Four-time Formula 1 world champion Alain Prost has backed a planned clampdown on team radio messages, as he believes they have a negative impact on public perception of the sport.
AUTOSPORT revealed earlier this week that F1 bosses are working on proposals to restrict on certain types of radio communication, amid concerns that some messages give the impression the sport is too easy for drivers.
Prost, who is now an ambassador for French engine manufacturer Renault, said the negatives of broadcasting radio messages to the public outweigh the positives.
"If I have something negative to say about the modern Formula 1 it is really the radio messages," Prost told AUTOSPORT.
"The messages for the public, the spectators, the people watching TV, these messages are very negative, because even if it's not completely true, people can think Formula 1 has become something too assisted, easy and controlled by somebody else than the driver.
"That is the worst you can have.
"It's always difficult because it's always a compromise, but if you give a negative signal in terms of image...
"I have no idea if the people like these kind of messages.
"I think there is more negative than positive."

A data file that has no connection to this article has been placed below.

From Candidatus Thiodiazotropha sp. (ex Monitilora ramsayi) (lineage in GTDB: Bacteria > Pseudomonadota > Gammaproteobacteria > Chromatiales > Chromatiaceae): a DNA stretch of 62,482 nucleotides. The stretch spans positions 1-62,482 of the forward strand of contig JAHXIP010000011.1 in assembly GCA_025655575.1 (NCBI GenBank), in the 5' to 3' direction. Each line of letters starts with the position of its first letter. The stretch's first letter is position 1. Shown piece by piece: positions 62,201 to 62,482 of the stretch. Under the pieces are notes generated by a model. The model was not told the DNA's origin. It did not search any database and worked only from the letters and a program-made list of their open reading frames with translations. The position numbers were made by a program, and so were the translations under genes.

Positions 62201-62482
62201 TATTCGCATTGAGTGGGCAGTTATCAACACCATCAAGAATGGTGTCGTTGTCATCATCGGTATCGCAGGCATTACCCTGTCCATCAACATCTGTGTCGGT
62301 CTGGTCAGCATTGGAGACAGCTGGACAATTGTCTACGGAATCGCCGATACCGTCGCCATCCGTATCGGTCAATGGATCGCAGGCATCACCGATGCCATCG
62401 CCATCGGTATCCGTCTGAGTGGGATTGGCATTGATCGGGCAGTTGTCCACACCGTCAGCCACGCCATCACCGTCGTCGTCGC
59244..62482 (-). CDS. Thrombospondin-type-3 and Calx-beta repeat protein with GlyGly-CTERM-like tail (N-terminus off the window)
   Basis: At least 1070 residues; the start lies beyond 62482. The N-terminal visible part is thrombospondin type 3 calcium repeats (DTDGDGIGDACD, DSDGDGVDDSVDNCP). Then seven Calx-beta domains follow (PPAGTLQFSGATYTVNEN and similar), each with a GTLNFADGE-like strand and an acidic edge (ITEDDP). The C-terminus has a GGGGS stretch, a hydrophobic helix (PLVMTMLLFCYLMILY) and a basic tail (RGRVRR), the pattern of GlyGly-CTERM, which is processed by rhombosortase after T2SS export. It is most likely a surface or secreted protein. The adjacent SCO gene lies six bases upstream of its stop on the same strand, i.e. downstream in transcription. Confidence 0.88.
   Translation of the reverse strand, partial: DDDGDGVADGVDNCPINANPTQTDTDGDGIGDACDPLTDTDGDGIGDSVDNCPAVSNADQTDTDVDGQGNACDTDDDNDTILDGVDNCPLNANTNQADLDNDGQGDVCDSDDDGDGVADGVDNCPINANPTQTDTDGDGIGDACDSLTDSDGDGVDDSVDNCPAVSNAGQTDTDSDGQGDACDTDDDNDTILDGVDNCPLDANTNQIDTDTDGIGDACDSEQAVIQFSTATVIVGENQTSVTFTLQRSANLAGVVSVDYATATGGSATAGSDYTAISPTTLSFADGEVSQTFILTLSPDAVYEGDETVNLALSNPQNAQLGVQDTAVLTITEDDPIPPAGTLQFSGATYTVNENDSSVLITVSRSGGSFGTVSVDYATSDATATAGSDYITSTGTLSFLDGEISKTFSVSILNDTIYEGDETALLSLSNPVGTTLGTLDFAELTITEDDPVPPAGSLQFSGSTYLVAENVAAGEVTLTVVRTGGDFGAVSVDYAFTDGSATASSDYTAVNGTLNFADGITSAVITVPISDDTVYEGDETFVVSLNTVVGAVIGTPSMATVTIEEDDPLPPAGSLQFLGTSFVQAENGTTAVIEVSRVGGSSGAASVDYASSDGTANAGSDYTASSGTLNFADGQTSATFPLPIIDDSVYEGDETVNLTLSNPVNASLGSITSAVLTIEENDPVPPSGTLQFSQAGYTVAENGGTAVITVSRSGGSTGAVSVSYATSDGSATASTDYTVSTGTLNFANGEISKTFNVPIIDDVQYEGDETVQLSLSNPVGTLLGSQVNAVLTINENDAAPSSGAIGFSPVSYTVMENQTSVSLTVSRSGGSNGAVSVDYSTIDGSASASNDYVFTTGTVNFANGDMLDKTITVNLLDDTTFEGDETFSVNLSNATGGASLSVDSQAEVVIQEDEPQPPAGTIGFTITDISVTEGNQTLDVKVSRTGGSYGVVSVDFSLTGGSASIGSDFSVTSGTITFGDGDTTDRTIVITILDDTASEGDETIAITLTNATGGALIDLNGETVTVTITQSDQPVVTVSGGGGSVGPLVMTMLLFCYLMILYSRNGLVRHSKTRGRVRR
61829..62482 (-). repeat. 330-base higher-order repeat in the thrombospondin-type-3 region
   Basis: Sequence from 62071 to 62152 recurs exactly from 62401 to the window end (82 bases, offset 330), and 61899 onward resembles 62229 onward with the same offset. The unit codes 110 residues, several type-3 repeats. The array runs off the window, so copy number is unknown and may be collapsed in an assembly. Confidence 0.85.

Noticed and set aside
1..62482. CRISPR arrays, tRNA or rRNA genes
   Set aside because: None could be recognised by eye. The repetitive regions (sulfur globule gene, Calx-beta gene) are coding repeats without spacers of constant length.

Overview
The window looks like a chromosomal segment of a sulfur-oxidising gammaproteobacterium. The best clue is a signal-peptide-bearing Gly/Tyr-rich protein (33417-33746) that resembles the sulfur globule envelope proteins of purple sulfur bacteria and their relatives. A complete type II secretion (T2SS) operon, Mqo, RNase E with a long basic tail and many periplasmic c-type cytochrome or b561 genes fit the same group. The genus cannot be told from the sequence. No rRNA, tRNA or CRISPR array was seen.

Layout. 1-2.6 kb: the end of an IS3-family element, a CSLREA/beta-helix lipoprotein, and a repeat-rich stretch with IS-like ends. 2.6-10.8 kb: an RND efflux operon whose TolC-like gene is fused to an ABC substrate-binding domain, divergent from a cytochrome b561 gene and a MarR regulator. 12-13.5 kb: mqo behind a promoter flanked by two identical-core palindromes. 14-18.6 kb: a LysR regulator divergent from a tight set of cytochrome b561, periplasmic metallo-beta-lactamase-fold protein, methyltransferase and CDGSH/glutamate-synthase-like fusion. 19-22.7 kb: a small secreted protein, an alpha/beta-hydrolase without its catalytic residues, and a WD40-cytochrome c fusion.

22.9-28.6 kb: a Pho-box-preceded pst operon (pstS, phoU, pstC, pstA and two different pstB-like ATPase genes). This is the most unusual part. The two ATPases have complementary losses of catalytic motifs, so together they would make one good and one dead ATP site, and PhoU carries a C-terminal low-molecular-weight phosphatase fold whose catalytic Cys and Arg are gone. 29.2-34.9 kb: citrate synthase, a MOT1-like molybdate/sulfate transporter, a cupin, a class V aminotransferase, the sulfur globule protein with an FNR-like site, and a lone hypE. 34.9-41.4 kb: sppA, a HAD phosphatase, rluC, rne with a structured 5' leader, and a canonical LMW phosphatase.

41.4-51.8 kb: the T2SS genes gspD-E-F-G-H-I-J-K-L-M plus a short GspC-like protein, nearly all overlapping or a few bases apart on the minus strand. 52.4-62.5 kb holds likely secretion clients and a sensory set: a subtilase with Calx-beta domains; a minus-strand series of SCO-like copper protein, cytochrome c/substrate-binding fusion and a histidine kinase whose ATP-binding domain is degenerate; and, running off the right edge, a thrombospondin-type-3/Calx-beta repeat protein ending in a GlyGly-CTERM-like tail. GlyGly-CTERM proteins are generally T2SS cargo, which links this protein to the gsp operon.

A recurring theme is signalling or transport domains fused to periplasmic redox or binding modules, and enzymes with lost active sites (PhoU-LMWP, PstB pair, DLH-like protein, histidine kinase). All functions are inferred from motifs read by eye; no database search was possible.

F1 chiefs are focusing mainly on shutting down communications designed to help drivers improve their on-track performance, but Prost believes messages where racers openly criticise rivals should also be stopped.
"The other negative signal is some messages from the driver to the pits: 'he touched me, what should I do? Call Charlie [Whiting]', ask Charlie about a penalty' - we cannot have that," Prost added.
"That should be cancelled.
"First of all, a driver should not say that.
"If he says that it is because things have changed - normally you should not complain about that, and if they want to complain we should not know about it [on the radio]."
The FIA confirmed on Thursday that it will enforce a restriction on radio messages through Article 20.1 of F1's sporting regulations, which states: "The driver must drive the car alone and unaided".
A fresh technical directive will be sent to teams ahead of the next grand prix, which takes place in Singapore on September 21.
This week's AUTOSPORT magazine - available online and in shops now - includes a comprehensive analysis of the issues surrounding F1 radio messages and plans for new restrictions